As a manager, he has won the A-League Championship twice with the Central Coast Mariners and Sydney FC and most recently reached the Round of 16 at the 2022 FIFA World Cup where he and the Socceroos lost to eventual champions Argentina.

Arnold and the Socceroos will now prepare for their 2026 FIFA World Cup Qualifier against Bahrain at Robina Stadium on September 5 2024.

2024 PFA Players Agents Conference to kick off mid-July at Veriu Hotel

Professional Footballers Australia (PFA) has confirmed that the 2024 PFA Player’s Agent Conference will be held on the July 19 at the Veriu Hotel in Queen Victoria Market.

This conference is a longstanding initiative between the PFA and the Australian Football Agents Association (AFAA).

This official conference is an opportunity for discussion between the players’ representative union and the many accredited agents and experts in the football industry.

Here the floor will be open for conversation around the tactics and strategies of managing and encouraging the huge talent within Australian football.

Some of the ascribed organisations involved in this conference include with the PFA, Football Australia, the Australian Football Agents Association and FIFPRO.

This is a key space for all parties to deliver their opinions and guidance on how best to amplify the opportunities in football and maintain the well-being of the players and industry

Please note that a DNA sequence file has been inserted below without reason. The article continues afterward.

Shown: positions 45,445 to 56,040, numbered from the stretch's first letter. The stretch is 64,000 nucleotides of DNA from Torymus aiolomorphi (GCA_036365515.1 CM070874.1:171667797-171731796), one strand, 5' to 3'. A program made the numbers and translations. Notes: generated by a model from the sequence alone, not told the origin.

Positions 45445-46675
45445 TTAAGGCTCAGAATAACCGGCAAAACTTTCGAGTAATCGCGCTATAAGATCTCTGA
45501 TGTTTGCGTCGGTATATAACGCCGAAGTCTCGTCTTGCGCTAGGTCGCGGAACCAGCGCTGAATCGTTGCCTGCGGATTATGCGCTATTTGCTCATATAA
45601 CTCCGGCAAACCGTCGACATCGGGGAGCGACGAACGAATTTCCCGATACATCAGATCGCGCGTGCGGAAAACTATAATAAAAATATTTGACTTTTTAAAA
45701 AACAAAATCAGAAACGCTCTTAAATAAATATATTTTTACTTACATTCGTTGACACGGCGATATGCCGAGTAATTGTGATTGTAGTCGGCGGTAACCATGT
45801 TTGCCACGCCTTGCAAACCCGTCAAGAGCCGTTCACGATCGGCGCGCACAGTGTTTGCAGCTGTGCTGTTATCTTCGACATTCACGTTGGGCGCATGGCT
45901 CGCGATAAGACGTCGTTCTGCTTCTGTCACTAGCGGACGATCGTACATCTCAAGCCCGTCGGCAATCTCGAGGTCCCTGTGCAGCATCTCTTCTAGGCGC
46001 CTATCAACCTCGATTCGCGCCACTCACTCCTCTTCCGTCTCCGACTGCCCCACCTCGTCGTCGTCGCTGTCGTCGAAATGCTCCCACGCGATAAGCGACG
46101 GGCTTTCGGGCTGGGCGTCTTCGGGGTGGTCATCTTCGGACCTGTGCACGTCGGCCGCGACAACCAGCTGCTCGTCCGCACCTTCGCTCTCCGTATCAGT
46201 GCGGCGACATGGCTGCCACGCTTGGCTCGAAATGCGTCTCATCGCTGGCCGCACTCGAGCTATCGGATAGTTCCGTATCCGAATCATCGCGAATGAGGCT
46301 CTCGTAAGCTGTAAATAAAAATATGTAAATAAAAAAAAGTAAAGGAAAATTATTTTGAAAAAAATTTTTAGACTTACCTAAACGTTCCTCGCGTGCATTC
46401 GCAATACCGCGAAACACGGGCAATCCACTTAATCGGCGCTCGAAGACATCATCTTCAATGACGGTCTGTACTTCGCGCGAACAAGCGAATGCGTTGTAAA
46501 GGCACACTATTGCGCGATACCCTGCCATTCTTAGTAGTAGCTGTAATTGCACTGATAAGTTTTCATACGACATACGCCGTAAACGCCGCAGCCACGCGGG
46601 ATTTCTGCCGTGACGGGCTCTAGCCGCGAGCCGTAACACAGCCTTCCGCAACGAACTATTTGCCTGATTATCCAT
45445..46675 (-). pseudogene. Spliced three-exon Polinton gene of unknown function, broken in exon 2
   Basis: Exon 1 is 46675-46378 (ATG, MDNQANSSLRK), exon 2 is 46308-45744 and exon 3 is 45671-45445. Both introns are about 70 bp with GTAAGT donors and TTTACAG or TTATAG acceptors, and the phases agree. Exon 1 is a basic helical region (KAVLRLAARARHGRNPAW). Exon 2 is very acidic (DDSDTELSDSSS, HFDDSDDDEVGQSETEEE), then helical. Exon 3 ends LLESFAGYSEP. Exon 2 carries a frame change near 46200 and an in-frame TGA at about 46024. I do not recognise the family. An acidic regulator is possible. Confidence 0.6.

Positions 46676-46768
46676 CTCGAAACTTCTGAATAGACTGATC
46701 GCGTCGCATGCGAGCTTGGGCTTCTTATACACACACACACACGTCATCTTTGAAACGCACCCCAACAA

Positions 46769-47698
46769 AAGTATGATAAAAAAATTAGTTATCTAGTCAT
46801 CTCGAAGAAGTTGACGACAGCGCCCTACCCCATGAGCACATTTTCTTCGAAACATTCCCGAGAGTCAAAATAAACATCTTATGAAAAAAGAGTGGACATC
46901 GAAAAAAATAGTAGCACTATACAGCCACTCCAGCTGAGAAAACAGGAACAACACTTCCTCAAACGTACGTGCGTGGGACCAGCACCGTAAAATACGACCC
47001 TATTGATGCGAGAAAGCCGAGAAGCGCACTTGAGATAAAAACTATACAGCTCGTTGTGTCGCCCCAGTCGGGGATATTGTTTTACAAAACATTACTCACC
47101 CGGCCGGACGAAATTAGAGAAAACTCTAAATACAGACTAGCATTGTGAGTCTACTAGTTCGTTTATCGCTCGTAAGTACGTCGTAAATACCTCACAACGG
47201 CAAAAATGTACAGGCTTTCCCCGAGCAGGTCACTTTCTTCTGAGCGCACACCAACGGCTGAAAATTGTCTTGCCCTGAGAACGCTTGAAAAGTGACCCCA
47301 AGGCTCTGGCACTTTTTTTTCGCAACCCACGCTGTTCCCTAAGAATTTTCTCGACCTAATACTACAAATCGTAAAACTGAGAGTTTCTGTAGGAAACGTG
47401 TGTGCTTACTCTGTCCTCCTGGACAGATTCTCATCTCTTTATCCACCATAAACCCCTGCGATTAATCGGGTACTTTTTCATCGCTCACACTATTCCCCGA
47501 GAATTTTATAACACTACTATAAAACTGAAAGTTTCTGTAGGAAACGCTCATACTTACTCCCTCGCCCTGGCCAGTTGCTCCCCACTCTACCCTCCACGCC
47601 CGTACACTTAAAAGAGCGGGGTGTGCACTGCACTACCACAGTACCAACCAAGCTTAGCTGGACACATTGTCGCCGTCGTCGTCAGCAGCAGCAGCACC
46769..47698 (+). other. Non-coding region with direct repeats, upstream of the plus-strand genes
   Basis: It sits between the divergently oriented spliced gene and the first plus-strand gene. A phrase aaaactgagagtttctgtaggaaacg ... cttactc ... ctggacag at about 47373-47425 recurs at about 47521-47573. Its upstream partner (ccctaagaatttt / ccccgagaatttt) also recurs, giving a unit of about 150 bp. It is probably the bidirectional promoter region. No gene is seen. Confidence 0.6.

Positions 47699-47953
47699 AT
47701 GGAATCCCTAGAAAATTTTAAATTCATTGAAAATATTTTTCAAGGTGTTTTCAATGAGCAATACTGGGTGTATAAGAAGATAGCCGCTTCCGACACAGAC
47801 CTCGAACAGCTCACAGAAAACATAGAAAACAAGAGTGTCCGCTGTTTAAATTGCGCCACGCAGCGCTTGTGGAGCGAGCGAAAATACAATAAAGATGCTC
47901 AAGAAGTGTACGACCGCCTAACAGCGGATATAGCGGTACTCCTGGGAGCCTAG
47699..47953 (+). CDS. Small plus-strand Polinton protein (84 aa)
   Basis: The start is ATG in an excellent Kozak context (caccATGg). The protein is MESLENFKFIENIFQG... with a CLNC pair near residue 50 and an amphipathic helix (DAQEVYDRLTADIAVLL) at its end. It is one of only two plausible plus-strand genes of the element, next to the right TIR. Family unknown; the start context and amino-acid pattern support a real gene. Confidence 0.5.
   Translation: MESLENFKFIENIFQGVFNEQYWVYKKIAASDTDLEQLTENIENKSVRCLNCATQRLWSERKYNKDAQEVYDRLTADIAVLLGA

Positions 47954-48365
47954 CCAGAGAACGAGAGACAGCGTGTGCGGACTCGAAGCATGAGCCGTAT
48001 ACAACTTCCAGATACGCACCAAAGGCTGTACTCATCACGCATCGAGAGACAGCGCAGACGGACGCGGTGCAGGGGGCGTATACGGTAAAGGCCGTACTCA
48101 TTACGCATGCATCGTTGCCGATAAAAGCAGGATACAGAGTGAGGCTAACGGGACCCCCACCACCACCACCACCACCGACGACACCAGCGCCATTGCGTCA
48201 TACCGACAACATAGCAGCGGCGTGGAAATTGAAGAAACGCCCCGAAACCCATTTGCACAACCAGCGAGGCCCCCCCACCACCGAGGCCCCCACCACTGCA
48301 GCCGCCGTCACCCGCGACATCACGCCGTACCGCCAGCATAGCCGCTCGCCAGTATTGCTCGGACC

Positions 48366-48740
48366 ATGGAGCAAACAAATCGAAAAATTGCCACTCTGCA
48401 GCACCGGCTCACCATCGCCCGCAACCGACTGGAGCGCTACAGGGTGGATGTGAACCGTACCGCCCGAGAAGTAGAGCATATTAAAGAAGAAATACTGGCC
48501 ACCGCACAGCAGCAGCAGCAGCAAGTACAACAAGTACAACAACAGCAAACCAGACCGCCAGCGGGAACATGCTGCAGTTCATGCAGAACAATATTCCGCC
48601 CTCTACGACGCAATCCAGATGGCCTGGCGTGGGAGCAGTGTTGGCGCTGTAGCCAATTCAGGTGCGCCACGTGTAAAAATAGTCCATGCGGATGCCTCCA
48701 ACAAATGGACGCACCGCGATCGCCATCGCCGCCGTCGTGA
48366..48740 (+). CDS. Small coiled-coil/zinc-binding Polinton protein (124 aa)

This includes topics such as the latest National Team CBA, trends in Asian football and the management mechanisms of players and agents.

Within the conference, there will be dialogue on key issues that have been constant in this industry including:

  • Agent Regulations
  • State of the game
  • CBA Analysis
  • National Team CBA Update
  • Commercial strength of athletes
  • Tax and financial advice
  • Trends in Asian football
  • Legal update
  • TransferRoom

All these topics are flagged by both player unions and agents as areas from which the collaboration needs to be further explored and resolved with all parties satisfied.

That’s why these conferences are held in such high esteem within the footballing community and a big step in productivity strategies.

“Football agents are an important part of the football industry,” PFA Co-CEO Kate Gill stated via media release.

“The PFA Player Agents conference, in partnership with the Australian Football Agents Association, is a platform that allows for ongoing collaboration and dialogue on emerging issues, reform and regulations within our sport.

“We recognise that a better-informed industry leads to better outcomes for all.”

The conference will be followed closely, and more information/outcomes will be presented when the conference concludes.

Key Information:

Venue: Veriu Hotel, Queen Victoria Market. Melbourne
Date: Friday, 19th July 2024
Time: 9:30 am to 5:00 pm

Most Popular Topics

Editor Picks

Send this to a friend